CSA inspired Roasted Kale

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Way back in snow-drenched January, when I was newly diagnosed with high cholesterol and all gung-ho about eating healthier and looking forward to spring vegetables, I joined a CSA with a friend.

A CSA is basically a farm-share – you pay upfront to get fresh veggies all spring and summer from a local farm.  I can never remember why it’s called a CSA (it stands for Community Supported Agriculture, thank you google).  Sounds great in theory, right? Eating local, check.  Supporting local farmers, check.  Farm-fresh veggies, yum-check.

In practice, I’m totally overwhelemed.

First of all, the first few weeks of the CSA were nearly 100% lettuce (and the veggies that weren’t lettuce were totally unidentifiable to me.)  As I am not, shall we say, Salad-Girl, this was a tremendous problem for me.

Luckily my sister Melissa – who works with our family business so is around to help me sort out the weekly bounty – loves salad.  She took many heads of gigando-leafed, what-on-earth-is-that lettuce off my hands.

But even Melissa, who is the very definition of Salad-Girl, had to resort to GRILLING LETTUCE because there was so much of it.  Let me repeat – grilling lettuce!  Who ever heard of such a thing.

Her teenage girls were not amused.

I am still laughing.

Luckily, the growing season has progressed – we are now past the lettuce stage, and I feel smug and smart, as I can identify nearly all of the vegetables in my box each week.

Identify – yes.  Know how to cook?  No.

The CSA weekly newsletter helps – they tell you what’s in that week’s box and even provide handy recipes for things like kohlrabi chips.  (I have still not tried kohlrabi – what on earth is it anyway?  I just know I’m happy Melissa likes it.)

It was getting a little crazy, though – I mean I’m paying all this money (and should be eating more fresh veggies) so I decided to try cooking something I’ve never before cooked.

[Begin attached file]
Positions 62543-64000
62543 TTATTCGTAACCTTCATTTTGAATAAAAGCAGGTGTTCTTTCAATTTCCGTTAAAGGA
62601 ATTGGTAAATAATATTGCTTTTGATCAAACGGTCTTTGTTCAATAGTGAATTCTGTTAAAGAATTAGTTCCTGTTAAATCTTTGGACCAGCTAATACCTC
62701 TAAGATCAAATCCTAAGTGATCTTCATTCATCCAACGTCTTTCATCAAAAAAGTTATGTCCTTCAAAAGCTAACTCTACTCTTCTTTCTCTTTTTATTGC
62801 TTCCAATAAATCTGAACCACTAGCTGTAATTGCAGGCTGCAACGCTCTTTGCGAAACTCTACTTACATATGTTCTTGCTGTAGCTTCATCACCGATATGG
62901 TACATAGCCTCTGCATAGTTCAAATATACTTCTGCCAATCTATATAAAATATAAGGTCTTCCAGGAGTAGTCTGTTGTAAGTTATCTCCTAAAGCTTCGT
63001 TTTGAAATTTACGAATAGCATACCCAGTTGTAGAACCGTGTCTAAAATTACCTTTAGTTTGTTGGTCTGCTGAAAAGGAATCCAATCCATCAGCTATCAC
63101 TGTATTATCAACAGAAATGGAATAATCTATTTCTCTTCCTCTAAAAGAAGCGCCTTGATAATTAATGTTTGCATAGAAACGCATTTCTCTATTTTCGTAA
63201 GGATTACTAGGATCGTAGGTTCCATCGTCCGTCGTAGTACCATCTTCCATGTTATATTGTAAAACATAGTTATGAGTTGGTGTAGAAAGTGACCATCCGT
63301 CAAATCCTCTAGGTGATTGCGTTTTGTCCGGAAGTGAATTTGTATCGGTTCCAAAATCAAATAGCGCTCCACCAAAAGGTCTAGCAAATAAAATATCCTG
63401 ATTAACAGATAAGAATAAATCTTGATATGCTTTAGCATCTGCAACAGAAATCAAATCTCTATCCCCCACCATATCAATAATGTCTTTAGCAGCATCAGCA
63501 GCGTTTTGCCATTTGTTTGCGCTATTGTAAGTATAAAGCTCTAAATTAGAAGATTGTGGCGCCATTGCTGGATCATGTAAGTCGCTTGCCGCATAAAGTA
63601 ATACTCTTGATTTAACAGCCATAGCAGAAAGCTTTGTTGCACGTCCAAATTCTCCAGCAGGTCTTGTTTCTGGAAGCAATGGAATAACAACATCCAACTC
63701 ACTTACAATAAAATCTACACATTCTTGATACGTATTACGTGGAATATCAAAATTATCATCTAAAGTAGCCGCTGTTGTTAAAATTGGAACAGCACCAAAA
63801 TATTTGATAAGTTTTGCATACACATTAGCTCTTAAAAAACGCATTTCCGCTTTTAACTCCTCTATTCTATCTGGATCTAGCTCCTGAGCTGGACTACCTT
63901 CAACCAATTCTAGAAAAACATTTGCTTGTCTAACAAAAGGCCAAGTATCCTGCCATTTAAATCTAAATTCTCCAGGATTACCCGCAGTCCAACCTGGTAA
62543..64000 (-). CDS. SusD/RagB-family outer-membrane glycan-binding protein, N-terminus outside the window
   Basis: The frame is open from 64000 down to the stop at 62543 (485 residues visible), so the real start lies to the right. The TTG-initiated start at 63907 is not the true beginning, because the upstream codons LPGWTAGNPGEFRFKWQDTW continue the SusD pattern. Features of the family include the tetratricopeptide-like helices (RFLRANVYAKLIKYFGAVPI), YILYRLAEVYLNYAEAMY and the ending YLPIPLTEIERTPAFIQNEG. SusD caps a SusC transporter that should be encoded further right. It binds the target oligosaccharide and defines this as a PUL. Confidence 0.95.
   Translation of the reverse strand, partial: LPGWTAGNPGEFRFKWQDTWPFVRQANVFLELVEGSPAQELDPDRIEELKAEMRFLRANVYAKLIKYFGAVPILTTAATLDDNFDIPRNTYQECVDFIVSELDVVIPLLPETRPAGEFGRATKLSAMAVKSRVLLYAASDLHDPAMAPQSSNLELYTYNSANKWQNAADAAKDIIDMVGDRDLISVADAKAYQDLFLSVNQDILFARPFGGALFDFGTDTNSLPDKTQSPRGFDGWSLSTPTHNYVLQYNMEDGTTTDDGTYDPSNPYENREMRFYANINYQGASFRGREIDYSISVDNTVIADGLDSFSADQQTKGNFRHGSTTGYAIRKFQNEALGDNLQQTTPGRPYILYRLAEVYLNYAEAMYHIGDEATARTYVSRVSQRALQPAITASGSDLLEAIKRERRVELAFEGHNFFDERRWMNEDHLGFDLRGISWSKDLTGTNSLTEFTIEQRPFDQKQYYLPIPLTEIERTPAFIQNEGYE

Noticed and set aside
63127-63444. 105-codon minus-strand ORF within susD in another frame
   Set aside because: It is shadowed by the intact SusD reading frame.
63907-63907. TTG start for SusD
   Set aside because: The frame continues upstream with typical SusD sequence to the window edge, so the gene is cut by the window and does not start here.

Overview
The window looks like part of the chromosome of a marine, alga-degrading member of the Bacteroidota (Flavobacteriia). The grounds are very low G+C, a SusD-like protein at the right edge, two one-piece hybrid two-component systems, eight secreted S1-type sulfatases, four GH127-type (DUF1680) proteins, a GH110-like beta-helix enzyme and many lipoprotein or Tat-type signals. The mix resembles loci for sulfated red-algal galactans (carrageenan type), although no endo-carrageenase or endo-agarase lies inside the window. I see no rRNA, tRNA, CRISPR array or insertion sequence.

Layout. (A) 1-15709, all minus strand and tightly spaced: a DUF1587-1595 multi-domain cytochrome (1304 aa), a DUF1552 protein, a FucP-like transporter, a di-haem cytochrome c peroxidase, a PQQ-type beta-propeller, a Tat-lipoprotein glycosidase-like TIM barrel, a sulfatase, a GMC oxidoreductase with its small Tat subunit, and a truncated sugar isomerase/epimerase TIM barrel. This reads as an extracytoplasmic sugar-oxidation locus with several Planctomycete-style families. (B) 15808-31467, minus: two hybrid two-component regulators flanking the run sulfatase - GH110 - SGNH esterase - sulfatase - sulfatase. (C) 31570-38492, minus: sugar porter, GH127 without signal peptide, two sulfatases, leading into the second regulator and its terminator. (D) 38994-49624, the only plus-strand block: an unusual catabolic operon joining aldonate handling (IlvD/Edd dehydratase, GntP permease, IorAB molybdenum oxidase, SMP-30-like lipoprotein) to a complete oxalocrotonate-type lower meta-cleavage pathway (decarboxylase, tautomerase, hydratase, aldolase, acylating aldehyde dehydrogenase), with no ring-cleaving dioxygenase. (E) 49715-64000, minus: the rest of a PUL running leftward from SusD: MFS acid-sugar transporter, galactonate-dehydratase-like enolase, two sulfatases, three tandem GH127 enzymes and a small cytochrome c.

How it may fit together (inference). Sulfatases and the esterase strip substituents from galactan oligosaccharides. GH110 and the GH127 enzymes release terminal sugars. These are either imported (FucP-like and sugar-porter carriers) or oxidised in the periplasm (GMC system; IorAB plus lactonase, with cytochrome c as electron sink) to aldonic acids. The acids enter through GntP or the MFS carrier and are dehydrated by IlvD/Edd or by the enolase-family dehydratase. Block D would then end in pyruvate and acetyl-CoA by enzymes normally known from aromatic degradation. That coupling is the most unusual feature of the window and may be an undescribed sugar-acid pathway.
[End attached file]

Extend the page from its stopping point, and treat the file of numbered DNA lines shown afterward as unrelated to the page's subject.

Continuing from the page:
No, not kohlrabi.


Melissa told me it was easy to cook kale, and since: a) it did indeed sound easy; b) I know I like kale; and c) it’s not weird-looking kohlrabi, I threw a huge head of kale in the car, took it (along with vodka and wine of course) to my friends’ new summer-rental home in Litchfield, CT.

Roasted Kale

SCORE!  Roasted kale was easy as pie and so delicious everyone had seconds until there was not a scrap left.

I should note, however, that there were no kids eating, and the 4 adults had consumed a few bottles of wine.

That said, it was easy to make and wonderfully flavorful.  If you’ve not tried roasted kale, you might want to give it a go.

The recipe, if you want to call it that, is simple:

  1. Preheat oven to 450
  2. Rinse and rib the kale (toss ribs).  Rip into pieces – same as you would for lettuce (LOL)
  3. Toss with olive oil, salt, pepper.  You want it to be barely-wet, not drenched and not dry. Add a few garlic cloves if you want – whole or minced.
  4. Roast for about 20 minutes and serve.

Goes particularly well with wine. Oh, and food.



2 thoughts on “CSA inspired Roasted Kale

  1. When I was a kid, my Hungarian dad used to slice up raw kohlrabi and we’d eat it like radishes. (I think it might be a German vegetable.) I remember really liking its fresh flavor. My husband had a kohlrabi encounter with Paul Newman in Westport’s Balducci’s. My husband was looking at a bin of kohlrabi, not knowing what it was. Paul Newman, who was shopping with his wife, came up to him, picked up a kohlrabi, and said, “You know what this tastes good with? You slice it up, salt it, and eat it with beer.” My husband still hasn’t tried it, but your blog has inspired me to try to find it. And a six-pack of Heineken.

  2. Your blog has inspired me to have a few glasses of wine with dinner tonight. Maybe my cooking will taste better!

    Actually, I have had roasted kale before, courtesy of a friend who is a really good cook. Fortunately for me, my friend has a vegetarian daughter and she is always trying to find new and interesting ways to fix vegetables (she grew up, as did I, with lettuce and tomato salads and canned green beans as the complete veggie offering). Hence, I was able to sample roasted kale and it is delicious. I had no idea until I saw your recipe that it was so simple to make. Although the prep sounds a little tricky–is the rib of the kale the middle part? I guess so…

    Also, could you possibly mention how one goes about joining a CAS? And was your experience overall a positive one and economically sound choice? Would it have been better to just buy the veggies at the supermarket?

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